Jan Bowen: I understand what you’re saying in that sense. Something is occurring to me. It’s not an exact analogy, but I can’t help but put these two thoughts together. The writer and thinker, Jack Kornfield, who writes a lot on Buddhism, I heard him speak once about some concept in Buddhism, and he was saying, “People always expect me to be really calm, and really laid back and really peaceful.” He said, “If you didn’t know who I was and you saw me on the street, you would think I was the most hyper guy. I’m a really high energy person.” I really enjoyed that because what I observe in general about some of these concepts like mindfulness, and meditation and such is I believe there is a bias in terms of the vision, that they’re all peaceful and calm. And yet to me, there’s a joy and there’s a lightness to them. There’s an energy around them, a silliness at times even.
Chris Shea: I completely agree because as I mentioned earlier, I’m all about trying to stay within reality, and I don’t care how much you’re going to practice Buddhism, Zen, any type of Christian meditations, I don’t care what it is that you do. Unless you have removed yourself and have become a monk, other than that, you’re living in this world, and this world is not going to stop because you are meditating or because you know some of these concepts. If you try to be in this world but live like that monk, people are gonna look at you as crazy, and you’re probably not gonna get anybody. Most of us recognize a monk, but not a monk in society. All that needs to be tempered with, be real and be true to who you are. All of these principles, whether it’s eastern or western, it makes no difference, they’re leading us down a path of finding peace. But as far as I define that peacefulness, we can be feeling many different emotions while still having that in our peace.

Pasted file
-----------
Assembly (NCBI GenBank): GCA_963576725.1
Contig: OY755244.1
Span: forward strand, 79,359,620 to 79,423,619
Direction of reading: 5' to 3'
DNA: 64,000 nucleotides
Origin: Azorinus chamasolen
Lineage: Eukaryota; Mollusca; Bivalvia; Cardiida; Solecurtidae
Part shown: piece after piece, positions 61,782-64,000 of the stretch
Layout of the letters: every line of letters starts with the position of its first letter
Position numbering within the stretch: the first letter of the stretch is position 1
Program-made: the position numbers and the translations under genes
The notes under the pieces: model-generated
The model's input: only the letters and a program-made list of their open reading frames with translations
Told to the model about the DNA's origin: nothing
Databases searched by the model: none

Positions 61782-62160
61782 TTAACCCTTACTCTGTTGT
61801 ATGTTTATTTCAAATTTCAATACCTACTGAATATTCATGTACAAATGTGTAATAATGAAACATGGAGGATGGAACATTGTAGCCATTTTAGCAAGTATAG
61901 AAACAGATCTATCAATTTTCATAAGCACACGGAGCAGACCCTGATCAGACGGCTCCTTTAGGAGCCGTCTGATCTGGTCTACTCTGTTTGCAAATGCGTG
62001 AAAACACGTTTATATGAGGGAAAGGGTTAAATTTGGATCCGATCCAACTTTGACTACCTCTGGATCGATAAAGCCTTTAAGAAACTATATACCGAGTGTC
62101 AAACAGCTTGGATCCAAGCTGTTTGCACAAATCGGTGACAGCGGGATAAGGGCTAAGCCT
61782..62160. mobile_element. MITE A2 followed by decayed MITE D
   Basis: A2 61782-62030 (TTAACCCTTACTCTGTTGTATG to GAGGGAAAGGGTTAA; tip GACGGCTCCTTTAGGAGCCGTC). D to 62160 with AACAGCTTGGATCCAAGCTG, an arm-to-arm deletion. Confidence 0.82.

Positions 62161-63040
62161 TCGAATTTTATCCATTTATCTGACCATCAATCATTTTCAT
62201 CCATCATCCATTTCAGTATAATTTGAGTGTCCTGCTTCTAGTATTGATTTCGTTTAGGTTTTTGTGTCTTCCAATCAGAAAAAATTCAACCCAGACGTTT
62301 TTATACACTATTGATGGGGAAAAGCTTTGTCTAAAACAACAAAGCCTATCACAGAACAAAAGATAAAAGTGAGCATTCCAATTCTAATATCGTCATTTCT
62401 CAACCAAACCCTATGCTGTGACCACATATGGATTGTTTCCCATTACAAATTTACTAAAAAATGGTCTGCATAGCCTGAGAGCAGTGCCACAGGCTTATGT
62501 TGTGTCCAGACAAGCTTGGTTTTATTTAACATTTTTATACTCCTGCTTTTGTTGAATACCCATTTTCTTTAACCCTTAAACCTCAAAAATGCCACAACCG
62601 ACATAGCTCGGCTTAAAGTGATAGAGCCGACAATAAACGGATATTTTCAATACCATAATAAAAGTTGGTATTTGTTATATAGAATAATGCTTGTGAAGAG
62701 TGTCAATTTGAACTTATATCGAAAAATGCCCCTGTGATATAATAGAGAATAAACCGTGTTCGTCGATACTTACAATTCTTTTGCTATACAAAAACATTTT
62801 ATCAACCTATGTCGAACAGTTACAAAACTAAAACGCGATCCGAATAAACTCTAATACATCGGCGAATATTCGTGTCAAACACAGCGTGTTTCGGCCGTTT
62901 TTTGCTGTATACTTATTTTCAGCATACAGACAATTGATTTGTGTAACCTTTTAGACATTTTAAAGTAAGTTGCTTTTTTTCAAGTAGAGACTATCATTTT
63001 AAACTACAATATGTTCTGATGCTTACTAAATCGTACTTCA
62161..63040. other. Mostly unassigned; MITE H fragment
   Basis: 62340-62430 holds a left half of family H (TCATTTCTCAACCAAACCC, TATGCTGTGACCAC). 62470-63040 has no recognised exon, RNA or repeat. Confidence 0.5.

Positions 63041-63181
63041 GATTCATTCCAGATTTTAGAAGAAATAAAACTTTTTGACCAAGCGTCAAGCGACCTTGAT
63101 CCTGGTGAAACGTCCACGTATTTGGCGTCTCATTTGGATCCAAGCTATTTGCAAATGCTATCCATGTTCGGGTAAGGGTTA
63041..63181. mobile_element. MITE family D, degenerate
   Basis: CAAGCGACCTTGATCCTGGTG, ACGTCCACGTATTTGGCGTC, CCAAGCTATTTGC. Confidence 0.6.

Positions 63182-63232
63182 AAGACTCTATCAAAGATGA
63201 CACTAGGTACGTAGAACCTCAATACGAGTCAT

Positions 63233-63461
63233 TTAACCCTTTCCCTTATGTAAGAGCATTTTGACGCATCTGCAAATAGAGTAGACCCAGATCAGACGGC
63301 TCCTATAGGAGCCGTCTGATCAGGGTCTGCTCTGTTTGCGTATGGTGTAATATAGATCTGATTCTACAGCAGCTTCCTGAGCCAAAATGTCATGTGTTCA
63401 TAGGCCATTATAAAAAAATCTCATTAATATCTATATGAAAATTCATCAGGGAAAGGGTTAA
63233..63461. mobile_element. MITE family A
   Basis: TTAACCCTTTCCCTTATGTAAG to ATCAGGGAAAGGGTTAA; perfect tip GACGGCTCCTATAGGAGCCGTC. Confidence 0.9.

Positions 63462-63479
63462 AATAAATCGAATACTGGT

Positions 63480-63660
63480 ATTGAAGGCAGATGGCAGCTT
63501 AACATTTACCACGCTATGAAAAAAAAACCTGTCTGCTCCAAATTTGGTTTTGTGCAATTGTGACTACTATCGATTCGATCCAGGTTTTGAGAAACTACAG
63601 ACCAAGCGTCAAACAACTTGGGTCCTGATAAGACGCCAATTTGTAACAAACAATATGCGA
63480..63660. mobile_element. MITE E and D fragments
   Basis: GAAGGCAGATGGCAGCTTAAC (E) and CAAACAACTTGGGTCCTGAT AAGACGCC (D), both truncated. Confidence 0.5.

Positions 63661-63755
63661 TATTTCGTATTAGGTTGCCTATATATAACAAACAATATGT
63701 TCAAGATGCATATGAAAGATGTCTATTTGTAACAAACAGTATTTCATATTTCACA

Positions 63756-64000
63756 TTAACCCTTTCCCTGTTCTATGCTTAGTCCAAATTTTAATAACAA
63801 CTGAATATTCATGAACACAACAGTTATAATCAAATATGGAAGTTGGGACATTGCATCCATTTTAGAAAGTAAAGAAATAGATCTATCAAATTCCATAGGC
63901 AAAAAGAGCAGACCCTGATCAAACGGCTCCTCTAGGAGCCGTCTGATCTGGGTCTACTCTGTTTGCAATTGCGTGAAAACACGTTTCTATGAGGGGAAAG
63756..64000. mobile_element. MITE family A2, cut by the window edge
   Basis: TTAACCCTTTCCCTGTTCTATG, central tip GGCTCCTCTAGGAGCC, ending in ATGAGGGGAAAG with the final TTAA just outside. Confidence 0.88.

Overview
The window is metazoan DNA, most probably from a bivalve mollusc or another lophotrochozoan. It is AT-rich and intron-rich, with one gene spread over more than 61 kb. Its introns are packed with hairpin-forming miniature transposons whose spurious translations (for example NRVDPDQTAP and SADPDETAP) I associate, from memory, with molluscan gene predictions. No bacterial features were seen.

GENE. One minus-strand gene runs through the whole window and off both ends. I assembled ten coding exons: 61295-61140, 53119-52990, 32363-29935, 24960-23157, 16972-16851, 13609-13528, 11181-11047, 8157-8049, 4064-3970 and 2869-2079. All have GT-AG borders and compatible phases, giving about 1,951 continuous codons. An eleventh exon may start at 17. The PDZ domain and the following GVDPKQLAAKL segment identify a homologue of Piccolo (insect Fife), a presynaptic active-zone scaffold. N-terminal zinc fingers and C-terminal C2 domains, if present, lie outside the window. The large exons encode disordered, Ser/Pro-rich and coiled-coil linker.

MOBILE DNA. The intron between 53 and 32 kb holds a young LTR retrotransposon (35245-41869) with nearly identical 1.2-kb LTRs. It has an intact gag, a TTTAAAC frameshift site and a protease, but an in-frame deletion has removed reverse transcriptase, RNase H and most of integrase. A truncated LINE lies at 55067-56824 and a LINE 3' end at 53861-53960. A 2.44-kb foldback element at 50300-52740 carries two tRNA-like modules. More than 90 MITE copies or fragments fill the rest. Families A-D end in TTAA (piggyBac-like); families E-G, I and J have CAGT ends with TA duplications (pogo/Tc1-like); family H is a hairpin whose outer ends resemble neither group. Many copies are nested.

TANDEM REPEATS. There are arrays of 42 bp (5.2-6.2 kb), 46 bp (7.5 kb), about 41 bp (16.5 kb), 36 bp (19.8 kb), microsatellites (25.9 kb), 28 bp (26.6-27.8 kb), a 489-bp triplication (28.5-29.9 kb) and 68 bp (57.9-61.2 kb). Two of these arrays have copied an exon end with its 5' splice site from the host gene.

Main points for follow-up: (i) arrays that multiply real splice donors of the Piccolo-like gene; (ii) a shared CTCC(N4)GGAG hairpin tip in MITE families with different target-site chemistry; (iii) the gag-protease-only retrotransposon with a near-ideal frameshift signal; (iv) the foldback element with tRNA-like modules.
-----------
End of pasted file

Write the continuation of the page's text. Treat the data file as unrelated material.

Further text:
Chris Shea: Yes, I can act silly at times, and I can show my happiness and all of that with this sense of an inner peace, yet at the same time, I can go through periods of mild depressions, of stress, of anger. But that doesn’t take away an inner peace. That just means I’m human, and I’m reacting and responding to what’s going on in my life. I think the difference is how you do that. Am I intentionally responding? Am I aware of my response? Do I need to make changes? I think that peacefulness is that peace that allows me to reflect on what I’m feeling. I’m not just going off in anger, or off in depressions. I can consciously go into those feelings, act that way, and then begin to say to myself, “Is this healthy right now? Is this appropriate right now?” And then make changes if necessary. There is that intentionality, I think. Yes, I love that approach. I just think we need to be real. People will respond when they see you’re real.
Chris Shea: ‘Cause, if you go up on stage or go on a podcast like this, and you talk about these high ideals or seem to be having those high ideals, many people are gonna say, “I can’t do that.”